Chaos, Self-Similarity, Musical Phrase and Form

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1 Chaos, Self-Similarity, Musical Phrase and Form Gerald Bennett The idea of chaos is aesthetically strangely satisfying. Chaos represents the antithesis of artistic production, but it also marks the edge of an abyss along which art often wanders, letting the fumes from below cast a lightly corrosive coat over the order the artist has worked so hard to create. Art can overcome, and may even to a certain degree thrive on, chaos in the physical, everyday world, but real chaos, chaos of the mind and soul, is horribly destructive. Marina Tsvetayeva, Sylvia Plath, Bernd Alois Zimmermann and Paul Celan are but a few of those in our century whose art was born at that edge between order and chaos but whom the chaos finally overwhelmed. The art born on this dangerous abyss has an authenticity which seems to condemn to banality that arising in safer regions. Much of the important art, poetry and music of our century comes from this border where chaos, in the elemental, existential sense of the word, meets the will to order. We all carry echoes of primal chaos in us; these echoes allow us to understand the wonder of art which creates safe havens (for that is the function of structure) from the chaos which is always threatening to impinge upon us. I shall not write further here about this sense of chaos in music or other art, but I set these lines at the beginning of my essay in order to characterize the fascination which the idea of chaos (but not the reality) exerts upon us all. We are all the more attracted by the idea of a mathematical Theory of Chaos and of formulas which permit us to seem to create chaos without actually venturing out to the rim of darkness and destruction. I shall examine briefly some of the simple forms of artificial chaos and in particular two aspects of chaotic systems: self-similarity and scaling invariance. I shall speak of a few examples of both in music of the past, and I shall reflect on their appropriateness in musical composition. Finally, in an appendix I shall include a brief and incomplete list of source materials which may be of help to those who want to explore Chaos in a more detailled way. I have always been, and I remain, sceptical about the deep interest of Chaos Theory for musical composition, for I distrust the completely deterministic mechanisms used to simulate chaos. Nonetheless, preparing this short essay gave me the chance to explore deterministic chaos more carefully than I had hitherto done, and I have tried to do so with as open a mind as possible. This text is the record of my exploration and discovery of chaos, the logistic difference function, the Mandelbrot Set and much else. 1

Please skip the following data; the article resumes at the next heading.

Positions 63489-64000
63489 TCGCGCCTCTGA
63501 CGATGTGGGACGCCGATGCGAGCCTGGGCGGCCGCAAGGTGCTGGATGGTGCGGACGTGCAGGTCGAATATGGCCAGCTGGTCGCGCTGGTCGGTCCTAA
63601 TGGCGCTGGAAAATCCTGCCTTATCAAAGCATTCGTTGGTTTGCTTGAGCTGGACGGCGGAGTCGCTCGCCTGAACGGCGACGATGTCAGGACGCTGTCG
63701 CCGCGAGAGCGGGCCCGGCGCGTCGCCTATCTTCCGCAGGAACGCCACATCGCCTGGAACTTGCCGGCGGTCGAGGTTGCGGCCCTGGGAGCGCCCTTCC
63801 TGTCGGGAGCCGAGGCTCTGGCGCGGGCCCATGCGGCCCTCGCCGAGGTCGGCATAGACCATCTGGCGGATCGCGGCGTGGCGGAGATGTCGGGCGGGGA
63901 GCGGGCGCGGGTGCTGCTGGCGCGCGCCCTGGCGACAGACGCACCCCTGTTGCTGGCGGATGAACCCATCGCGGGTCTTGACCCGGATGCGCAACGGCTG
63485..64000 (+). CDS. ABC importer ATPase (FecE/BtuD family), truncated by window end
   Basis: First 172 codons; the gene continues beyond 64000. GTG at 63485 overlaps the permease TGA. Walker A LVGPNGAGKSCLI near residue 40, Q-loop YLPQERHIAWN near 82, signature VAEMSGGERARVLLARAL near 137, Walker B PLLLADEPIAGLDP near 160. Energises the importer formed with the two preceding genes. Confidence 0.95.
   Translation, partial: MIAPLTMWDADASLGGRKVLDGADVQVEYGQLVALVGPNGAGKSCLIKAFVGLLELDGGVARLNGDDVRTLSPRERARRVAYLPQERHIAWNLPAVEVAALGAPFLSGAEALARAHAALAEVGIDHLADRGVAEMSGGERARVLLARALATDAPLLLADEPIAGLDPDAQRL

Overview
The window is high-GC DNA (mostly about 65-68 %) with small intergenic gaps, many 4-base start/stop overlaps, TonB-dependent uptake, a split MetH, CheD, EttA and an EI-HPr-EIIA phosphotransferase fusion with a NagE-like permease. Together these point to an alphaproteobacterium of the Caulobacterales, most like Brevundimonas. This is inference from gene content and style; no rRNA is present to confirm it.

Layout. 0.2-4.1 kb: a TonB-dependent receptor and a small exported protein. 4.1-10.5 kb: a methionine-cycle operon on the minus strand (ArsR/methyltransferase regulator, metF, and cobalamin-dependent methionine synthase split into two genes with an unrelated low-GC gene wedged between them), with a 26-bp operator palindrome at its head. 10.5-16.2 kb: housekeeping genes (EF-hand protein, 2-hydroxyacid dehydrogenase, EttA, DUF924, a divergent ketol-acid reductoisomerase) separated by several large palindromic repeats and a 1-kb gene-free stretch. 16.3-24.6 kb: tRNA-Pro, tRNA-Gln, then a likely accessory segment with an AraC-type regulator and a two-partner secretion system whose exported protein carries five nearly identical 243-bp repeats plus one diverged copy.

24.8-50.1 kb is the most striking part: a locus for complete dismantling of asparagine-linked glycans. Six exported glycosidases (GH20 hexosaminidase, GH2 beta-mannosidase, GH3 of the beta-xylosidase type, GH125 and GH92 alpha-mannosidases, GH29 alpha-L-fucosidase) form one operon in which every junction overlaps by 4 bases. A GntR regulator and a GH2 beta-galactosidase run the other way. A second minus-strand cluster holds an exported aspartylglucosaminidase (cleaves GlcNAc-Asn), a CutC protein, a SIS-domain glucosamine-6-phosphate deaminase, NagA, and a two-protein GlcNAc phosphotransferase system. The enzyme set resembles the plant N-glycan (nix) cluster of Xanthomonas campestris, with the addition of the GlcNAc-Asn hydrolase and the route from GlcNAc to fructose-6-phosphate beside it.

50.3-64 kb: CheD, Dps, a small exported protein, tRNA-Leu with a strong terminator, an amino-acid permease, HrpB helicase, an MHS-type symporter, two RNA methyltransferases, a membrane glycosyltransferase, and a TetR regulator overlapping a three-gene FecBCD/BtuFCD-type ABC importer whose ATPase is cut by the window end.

2 One of the simplest mathematical expressions of chaos is the so-called logistic difference equation, first formulated slightly differently by the Belgian sociologist and mathematician Pierre-Franois Verhulst in 1845 to model the growth of populations limited by finite resources. Today we write the function like this [4]: f(x) = px (1 x) The variable x can take on values from 0.0 to 1.0 while p (often called the growth factor) goes from 0.0 to 4.0. Figure 1 shows the graph of the function: Figure 1. Graph of the function F (x) = px (1 x), where p varies from 0 to 4 (x-axis). For values of p between 0 and 1, the value of the function (the population, of animals, for instance), is 0, For values of p between 1 and 3, the population grows regularly. When p = 3, the function bifurcates (in fact, successive values of the function alternate between the values shown by the two lines). Somewhat later, each line bifurcates again (i.e., the function oscillates between four values). The function continue bifurcating until the behavior of the function is so complex that it appear chaotic. In fact, however, there are fascinating regularities hidden in this apparent chaos. Figure 2a shows an enlargement of part of Figure 1. Within the chaotic part of the signal, white bands of apparent inactivity are visible. Within the largest of these bands is a small disturbance which, when enlarged, reveals exactly the same structure as the function itself (except for mirror symmetry). There are infinitely many of these structures. Figures 3 and 4 show two more enlargements. 2

3 Figure 2. Enlargement of part of Figure 1, beginning shortly before the first bifurcation. Figure 3. Enlargement of part of the broad white band in the right part of Figure 2. This represents a magnification of about 110x. The enlargements show two very important characteristics of chaotic systems. The first is self-similarity. Each of the magnified areas first seems to be a small filament in an island of non-activity. But when the area is enlarged, it is seen to have the same structure as the first bifurcations of the function around p = 3.0. This self-similarity continues infinitely. The 3